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AfriTribe's 'New Diaspora' Streetwear

Nigerian-born, Maryland-based designer Ayo Omolewa shares the second part in 'The New Diaspora' streetwear collection.

AfriTribe is an emerging, Maryland-based clothing label that fuses streetwear with culture and tradition. Nigerian-born designer Ayo Omolewa says he founded the brand with the intent of bridging the gap between Africa and the Diaspora. Each of their pieces comes with a larger message that the label hopes will show the continent in a "different light."


Their latest project is a two-part collection entitled The New Diaspora, which Omolewa says was inspired by "a certain lack of options of showing ownership of being African by those living in the Diaspora, 'forgetting where you came from' in a sense," he told us over email. "I wanted to make products that gives the option to portray where we came from, but making it modern and giving it a streetwear look. There are more ways to portray African Culture than wax fabrics and animal print, and I wanted to show this side as well."

The label says they intended for the socks, hats, shirts and tank tops that make up their latest collection to have stories attached to them. There's the Naira Cap, for example, which they tell us was released on 4/19 to reclaim an otherwise stigmatized number (419) for Nigeria. The Finegal Tanktop was inspired by the Nigerian slang "finegal no pimple." The Chale tee is of course a nod to the Ghanaian expression of the same name. Their African Renaissance Sleveless tee portrays Senegal's African Renaissance Monument.

Part two of AfriTribe's The New Diaspora collection is available as of May 5th. Keep up with the label on Twitter and Instagram.

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7 Gengetone Acts You Need to Check Out

The streets speak gengetone: Kenya's gengetone sound is reverberating across East Africa and the world, get to know its main purveyors.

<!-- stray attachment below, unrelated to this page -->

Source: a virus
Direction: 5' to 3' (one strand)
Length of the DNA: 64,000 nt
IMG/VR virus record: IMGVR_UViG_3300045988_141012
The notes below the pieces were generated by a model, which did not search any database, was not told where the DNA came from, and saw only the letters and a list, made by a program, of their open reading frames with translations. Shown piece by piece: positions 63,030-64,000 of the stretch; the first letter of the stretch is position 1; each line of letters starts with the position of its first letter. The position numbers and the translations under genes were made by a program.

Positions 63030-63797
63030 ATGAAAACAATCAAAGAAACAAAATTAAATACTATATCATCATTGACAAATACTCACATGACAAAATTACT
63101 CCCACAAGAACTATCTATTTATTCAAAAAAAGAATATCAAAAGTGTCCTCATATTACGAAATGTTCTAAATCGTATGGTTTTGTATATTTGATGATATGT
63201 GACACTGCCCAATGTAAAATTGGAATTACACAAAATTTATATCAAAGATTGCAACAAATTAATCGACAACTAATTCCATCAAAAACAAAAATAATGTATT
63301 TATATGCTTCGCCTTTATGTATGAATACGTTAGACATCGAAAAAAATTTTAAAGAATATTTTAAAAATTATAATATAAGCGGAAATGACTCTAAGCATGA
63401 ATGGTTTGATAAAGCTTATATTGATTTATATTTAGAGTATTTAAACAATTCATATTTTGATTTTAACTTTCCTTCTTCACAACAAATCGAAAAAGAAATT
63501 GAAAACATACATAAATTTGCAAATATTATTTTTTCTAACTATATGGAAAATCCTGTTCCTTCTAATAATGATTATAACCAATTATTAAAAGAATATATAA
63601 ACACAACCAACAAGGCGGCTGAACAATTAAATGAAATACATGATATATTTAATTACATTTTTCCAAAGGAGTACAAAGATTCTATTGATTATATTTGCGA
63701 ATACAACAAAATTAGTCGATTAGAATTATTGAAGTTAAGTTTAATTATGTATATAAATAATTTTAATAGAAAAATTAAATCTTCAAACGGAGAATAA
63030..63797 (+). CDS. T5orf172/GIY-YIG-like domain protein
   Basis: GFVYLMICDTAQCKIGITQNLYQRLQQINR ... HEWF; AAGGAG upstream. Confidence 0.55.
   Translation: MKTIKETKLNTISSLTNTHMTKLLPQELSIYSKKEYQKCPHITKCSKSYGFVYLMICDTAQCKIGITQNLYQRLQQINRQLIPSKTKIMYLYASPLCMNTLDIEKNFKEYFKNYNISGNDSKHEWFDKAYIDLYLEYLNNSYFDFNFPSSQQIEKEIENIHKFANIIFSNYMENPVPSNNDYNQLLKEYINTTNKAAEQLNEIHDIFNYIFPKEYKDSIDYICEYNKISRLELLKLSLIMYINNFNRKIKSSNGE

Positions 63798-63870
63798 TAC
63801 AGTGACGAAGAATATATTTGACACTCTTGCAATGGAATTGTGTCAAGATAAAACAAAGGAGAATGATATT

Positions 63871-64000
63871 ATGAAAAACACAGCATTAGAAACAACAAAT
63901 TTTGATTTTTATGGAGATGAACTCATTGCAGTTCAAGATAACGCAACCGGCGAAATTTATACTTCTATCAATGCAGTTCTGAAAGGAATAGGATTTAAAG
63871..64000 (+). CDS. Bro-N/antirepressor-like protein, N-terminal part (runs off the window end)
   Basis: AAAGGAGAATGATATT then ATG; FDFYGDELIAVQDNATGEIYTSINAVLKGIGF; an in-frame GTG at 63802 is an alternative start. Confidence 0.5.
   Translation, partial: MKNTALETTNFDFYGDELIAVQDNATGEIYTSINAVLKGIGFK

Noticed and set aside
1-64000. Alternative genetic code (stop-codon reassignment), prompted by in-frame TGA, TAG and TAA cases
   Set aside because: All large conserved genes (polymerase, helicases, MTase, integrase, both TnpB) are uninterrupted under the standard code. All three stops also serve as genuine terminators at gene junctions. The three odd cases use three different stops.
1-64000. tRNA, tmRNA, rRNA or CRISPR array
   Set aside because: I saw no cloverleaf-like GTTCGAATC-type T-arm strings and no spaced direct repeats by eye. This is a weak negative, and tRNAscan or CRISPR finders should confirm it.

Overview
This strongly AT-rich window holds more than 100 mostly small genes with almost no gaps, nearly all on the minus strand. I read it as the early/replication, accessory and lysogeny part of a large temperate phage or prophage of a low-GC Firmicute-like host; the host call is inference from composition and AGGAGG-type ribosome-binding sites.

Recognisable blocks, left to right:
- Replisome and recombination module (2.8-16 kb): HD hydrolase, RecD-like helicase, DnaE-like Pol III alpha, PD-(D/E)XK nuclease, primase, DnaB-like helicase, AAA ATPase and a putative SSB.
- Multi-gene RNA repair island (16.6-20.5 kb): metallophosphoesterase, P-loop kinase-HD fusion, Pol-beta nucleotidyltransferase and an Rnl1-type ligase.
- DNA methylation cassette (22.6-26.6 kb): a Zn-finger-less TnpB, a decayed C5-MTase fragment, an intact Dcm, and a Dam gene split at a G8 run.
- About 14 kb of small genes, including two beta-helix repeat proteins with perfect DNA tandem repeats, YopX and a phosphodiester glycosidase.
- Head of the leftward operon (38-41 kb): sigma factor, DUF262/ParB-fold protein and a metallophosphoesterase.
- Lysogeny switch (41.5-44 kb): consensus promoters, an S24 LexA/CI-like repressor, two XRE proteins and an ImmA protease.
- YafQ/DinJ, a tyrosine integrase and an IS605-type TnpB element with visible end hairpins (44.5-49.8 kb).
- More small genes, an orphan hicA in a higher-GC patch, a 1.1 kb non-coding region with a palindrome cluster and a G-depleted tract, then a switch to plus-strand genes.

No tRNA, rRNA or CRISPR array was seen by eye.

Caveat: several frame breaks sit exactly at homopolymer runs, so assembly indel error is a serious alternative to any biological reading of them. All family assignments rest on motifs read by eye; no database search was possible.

Sailors' "Wamlambez!"Wamlambez!" which roughly translates to "those who lick," is the cry the reverberated round the world, pushing the gengetone sound to the global stage. The response "wamnyonyez" roughly translates to "those who suck" and that should tell you all you need to know about the genre.

Known for its lewd lyrics and repetitive (often call and response) hooks, gengetone makes no apologies for belonging to the streets. First of all, most artists that create gengetone are grouped into bands with a few outliers like Zzero Sufuri riding solo. The songs themselves often feature a multiplicity of voices with screams and crowds coming through as ad libs, adding to this idea that this is definitely "outside" music.

Listening to Odi wa Muranga play with his vocal on the track "Thao" it's easy to think that this is the first, but gengetone fits snuggly in a history of sheng rap based on the kapuka style beat. Kapuka is onomatopoeically named, the beats have that repetitive drum-hat-drum skip that sounds like pu-ka-pu-ka-pu. Artists like Nonini were asking women to come over using this riff long before Ochungulo family told them to stay home if they aren't willing to give it up.

Here's seven gengetone groups worth listening to.

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